North Forty News
Lots of acronyms, lots of enthusiasm.
A snowy Friday morning in early April did not keep a crowd from attending opening day of the NoCo5 Hemp Expo at the Ranch Events complex in Loveland. One hundred and fifty exhibitors filled two large halls in the McKee Building, ready to explain the extraordinary properties and wide-ranging uses of hemp. For someone new to the world of hemp and cannabis there was a whole vocabulary to be learned, many of the words lengthy and complex, thus the prevalence of acronyms that required deciphering. A panel on day two addressed the acronym puzzle explaining the meanings of CBD, THC, DEA, CSA, DSHEA, GRAS and more.
Booths and stalls, displays, demonstrations, speakers and workshops offered information to a public eager to learn about one of the fastest growing agricultural products in the U.S. According to a U.S. hemp crop report by the Department of Agriculture, 25,541 acres of hemp were grown in 19 states in 2017. Colorado, with 9,700 acres in cultivation, grew more than any other state. Next highest was Oregon with 3,469 acres followed by Kentucky, with 3,100 acres. Those figures compare with a total of only 9,770 acres of hemp under cultivation in all of the United States in 2016.
Hemp is a variety of the Cannabis Sativa plant, a cousin and of the same species as the plant that contains tetrahydrocannabinol (THC) a psychoactive ingredient that produces a marijuana high. Hemp contains only a minute trace of THC, (less than 0.3%) not nearly enough to produce a high. Even so, it remains a controlled substance under federal law.
Politicians, Ron Wyden from Oregon and Rand Paul and Mitch McConnell of Kentucky have introduced the Hemp Farming Act of 2018 which would remove hemp from the controlled substances list and allow it to be sold as an agricultural commodity. “Hemp has played a foundational role in Kentucky’s agricultural heritage and I believe that it can be an important part of our future,” McConnell said.
Colorado hemp farmers are excited about the proposed act, anxious to expand production and support the development of new markets and technologies for hemp. Expo co-founder Morris Beegle said that if all parts of the plant are legalized, he believes it will be “a win for states, a win for the country, a win for the plant, and a win for planet earth.”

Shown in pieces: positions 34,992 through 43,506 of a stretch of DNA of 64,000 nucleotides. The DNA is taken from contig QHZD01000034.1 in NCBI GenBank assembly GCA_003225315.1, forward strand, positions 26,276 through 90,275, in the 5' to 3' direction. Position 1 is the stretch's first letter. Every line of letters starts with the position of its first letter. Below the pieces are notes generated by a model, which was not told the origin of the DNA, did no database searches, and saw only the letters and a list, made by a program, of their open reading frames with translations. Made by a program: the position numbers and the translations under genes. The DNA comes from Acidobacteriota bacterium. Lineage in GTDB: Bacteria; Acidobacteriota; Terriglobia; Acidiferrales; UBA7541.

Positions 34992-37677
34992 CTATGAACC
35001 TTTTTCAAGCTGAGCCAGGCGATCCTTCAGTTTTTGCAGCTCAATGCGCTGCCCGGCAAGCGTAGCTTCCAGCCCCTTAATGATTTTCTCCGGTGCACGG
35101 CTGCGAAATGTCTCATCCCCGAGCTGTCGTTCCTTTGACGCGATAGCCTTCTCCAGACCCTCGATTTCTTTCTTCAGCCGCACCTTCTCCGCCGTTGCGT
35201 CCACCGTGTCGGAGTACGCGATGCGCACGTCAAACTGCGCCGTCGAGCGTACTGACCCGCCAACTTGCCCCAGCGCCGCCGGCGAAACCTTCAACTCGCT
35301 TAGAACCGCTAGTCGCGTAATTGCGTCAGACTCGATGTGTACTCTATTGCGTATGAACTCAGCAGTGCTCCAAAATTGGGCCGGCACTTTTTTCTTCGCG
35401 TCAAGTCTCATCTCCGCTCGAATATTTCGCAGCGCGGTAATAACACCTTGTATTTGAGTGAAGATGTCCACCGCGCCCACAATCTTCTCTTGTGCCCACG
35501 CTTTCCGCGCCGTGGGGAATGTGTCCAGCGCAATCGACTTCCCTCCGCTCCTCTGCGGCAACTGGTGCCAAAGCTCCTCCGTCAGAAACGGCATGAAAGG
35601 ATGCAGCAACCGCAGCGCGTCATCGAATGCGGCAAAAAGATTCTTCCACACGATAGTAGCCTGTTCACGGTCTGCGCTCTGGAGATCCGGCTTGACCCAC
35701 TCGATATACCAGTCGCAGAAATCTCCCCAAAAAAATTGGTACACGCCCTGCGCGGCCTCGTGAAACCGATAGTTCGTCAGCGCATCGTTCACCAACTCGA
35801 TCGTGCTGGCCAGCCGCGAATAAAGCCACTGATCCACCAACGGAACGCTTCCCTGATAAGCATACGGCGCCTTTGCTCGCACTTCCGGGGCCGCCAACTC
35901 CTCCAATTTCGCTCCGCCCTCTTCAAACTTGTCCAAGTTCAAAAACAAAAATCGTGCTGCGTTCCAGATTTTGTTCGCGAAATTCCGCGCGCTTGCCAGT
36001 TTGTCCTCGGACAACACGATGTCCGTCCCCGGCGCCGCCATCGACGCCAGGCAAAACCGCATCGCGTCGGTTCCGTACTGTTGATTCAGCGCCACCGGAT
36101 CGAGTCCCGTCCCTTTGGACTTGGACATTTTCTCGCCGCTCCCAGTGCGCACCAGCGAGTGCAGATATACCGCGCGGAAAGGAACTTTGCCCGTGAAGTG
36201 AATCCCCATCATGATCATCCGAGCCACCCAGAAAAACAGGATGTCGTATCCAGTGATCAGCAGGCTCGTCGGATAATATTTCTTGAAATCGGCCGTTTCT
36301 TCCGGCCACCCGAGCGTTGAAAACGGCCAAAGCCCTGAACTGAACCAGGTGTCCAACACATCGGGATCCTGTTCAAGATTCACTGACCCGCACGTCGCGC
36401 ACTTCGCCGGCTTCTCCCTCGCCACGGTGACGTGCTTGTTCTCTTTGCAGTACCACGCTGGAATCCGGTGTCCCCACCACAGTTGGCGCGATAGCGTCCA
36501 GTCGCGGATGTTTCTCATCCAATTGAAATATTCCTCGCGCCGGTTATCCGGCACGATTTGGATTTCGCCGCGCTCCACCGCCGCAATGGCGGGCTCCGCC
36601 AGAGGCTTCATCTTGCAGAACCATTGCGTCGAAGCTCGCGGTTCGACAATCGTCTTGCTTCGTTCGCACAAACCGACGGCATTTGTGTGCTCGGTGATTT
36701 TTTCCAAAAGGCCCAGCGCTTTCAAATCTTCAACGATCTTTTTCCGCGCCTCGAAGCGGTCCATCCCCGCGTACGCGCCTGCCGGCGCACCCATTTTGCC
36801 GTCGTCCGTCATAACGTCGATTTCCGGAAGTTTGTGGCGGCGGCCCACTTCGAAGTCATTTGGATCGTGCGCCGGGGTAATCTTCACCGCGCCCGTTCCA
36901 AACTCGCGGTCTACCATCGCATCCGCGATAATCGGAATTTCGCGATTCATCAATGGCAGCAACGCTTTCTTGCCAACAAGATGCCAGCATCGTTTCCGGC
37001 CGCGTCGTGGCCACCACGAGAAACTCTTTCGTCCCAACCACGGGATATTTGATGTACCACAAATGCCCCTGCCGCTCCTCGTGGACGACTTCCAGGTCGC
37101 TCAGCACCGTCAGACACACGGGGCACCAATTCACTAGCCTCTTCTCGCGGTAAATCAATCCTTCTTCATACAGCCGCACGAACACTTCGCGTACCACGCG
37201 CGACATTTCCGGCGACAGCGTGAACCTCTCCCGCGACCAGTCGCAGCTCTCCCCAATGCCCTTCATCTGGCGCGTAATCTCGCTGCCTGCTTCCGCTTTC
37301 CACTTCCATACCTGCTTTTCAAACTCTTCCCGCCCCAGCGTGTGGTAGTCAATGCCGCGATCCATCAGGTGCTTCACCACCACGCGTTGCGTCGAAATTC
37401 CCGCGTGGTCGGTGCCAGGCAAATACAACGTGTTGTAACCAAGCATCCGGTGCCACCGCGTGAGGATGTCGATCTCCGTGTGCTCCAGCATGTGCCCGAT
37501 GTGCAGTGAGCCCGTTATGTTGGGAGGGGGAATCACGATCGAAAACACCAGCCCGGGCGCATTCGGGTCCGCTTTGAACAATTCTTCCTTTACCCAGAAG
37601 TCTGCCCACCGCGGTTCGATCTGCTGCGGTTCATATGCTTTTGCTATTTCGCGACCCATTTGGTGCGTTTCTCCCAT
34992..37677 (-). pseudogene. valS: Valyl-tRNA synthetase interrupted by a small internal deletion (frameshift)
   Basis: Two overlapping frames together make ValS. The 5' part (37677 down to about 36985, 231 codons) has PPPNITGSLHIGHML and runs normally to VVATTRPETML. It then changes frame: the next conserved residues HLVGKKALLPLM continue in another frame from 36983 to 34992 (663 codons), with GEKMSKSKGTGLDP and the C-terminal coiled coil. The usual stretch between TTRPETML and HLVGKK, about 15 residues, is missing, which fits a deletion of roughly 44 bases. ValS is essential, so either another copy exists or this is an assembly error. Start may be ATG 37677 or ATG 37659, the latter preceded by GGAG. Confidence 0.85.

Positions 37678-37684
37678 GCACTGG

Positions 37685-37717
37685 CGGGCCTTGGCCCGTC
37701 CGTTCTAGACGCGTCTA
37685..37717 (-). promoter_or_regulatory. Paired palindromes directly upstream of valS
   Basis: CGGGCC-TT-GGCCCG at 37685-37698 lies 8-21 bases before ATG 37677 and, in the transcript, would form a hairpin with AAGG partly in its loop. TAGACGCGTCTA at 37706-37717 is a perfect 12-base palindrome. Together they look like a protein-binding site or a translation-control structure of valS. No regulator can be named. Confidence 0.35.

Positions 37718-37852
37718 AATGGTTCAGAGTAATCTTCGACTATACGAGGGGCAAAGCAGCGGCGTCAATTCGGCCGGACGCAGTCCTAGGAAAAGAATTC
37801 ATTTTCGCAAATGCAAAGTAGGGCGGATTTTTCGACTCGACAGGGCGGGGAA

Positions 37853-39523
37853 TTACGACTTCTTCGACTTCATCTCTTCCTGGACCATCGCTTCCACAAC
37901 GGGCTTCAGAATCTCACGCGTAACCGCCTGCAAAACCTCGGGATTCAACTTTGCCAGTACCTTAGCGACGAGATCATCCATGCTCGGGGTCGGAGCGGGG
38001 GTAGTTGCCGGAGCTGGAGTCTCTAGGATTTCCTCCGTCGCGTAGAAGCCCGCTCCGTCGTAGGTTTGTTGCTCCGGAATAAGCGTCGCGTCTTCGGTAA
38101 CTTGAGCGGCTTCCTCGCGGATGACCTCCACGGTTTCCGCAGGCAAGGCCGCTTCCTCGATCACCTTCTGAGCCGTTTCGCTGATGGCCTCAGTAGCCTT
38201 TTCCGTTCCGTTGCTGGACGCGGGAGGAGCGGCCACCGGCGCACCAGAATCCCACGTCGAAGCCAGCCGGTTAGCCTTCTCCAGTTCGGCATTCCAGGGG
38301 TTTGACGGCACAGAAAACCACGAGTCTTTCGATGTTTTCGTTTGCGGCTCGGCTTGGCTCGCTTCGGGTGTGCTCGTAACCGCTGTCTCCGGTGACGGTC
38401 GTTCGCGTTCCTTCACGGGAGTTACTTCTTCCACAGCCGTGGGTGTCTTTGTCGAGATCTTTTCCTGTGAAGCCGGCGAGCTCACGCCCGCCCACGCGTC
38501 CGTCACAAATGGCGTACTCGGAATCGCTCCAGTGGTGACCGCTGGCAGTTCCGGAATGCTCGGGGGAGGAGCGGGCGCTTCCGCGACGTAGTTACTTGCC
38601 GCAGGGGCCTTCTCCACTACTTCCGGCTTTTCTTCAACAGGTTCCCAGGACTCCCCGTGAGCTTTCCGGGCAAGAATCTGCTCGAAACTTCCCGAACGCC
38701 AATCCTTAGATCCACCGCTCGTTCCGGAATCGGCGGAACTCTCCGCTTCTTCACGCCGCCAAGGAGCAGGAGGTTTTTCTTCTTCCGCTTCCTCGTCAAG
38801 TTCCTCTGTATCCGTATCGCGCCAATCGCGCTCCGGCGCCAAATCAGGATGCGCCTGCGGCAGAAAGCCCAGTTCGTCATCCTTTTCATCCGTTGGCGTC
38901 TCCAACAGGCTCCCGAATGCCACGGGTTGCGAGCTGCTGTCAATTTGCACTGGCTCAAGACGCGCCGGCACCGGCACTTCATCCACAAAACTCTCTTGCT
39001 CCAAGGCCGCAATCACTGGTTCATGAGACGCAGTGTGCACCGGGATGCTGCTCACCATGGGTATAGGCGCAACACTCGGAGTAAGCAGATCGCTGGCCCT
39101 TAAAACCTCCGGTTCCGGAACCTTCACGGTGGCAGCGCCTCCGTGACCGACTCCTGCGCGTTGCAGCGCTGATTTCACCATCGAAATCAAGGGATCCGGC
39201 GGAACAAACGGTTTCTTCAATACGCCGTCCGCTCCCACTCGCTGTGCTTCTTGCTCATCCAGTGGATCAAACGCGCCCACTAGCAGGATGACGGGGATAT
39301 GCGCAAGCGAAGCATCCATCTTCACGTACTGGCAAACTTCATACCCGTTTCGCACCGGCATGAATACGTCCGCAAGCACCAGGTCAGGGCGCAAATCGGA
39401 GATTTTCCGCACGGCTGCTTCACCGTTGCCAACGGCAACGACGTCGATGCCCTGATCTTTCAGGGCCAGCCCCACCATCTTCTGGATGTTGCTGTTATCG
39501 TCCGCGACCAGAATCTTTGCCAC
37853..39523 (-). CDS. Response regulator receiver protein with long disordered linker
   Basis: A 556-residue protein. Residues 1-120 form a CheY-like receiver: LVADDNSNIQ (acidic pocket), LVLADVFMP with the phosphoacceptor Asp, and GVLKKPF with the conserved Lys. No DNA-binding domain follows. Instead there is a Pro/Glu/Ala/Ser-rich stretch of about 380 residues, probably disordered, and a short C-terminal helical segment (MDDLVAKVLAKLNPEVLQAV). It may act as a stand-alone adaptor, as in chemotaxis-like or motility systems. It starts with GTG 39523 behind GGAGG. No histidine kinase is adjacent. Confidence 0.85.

Meanwhile Expo exhibitors spent two action packed days touting the diverse qualities of the plant which makes it appropriate to be used for insulation and other construction materials, dietary supplements, pain-relieving tinctures and ointments, beauty care products, twine, oil, paper, textiles and food, from energy bars to nutritious toppings for cereal, smoothies and yogurt.
Callie and Friends Art Zone invited children to learn about hemp through art and crafts activities and featured colorful childrens’ books, Callie Cannabis and Hana Hemp, written by Julie Benz and Kris Morwood.
Ed Lehrburger, president and CEO of Pure Hemp Technology whose firm was the presenting sponsor for the Expo called the development of hemp “a driving force to heal the planet.” His company is an innovator in the production, branding and marketing of industrial hemp products. His sister company, Pure Kind Botanicals produces full spectrum cannabinoid-infused items for the wellness industry. The Expo is produced by Colorado Hemp Company based in Loveland.
Many of the same exhibitors will be part of the Southern Hemp Expo, October 5 and 6 at the Fairgrounds in Nashville, Tennessee.
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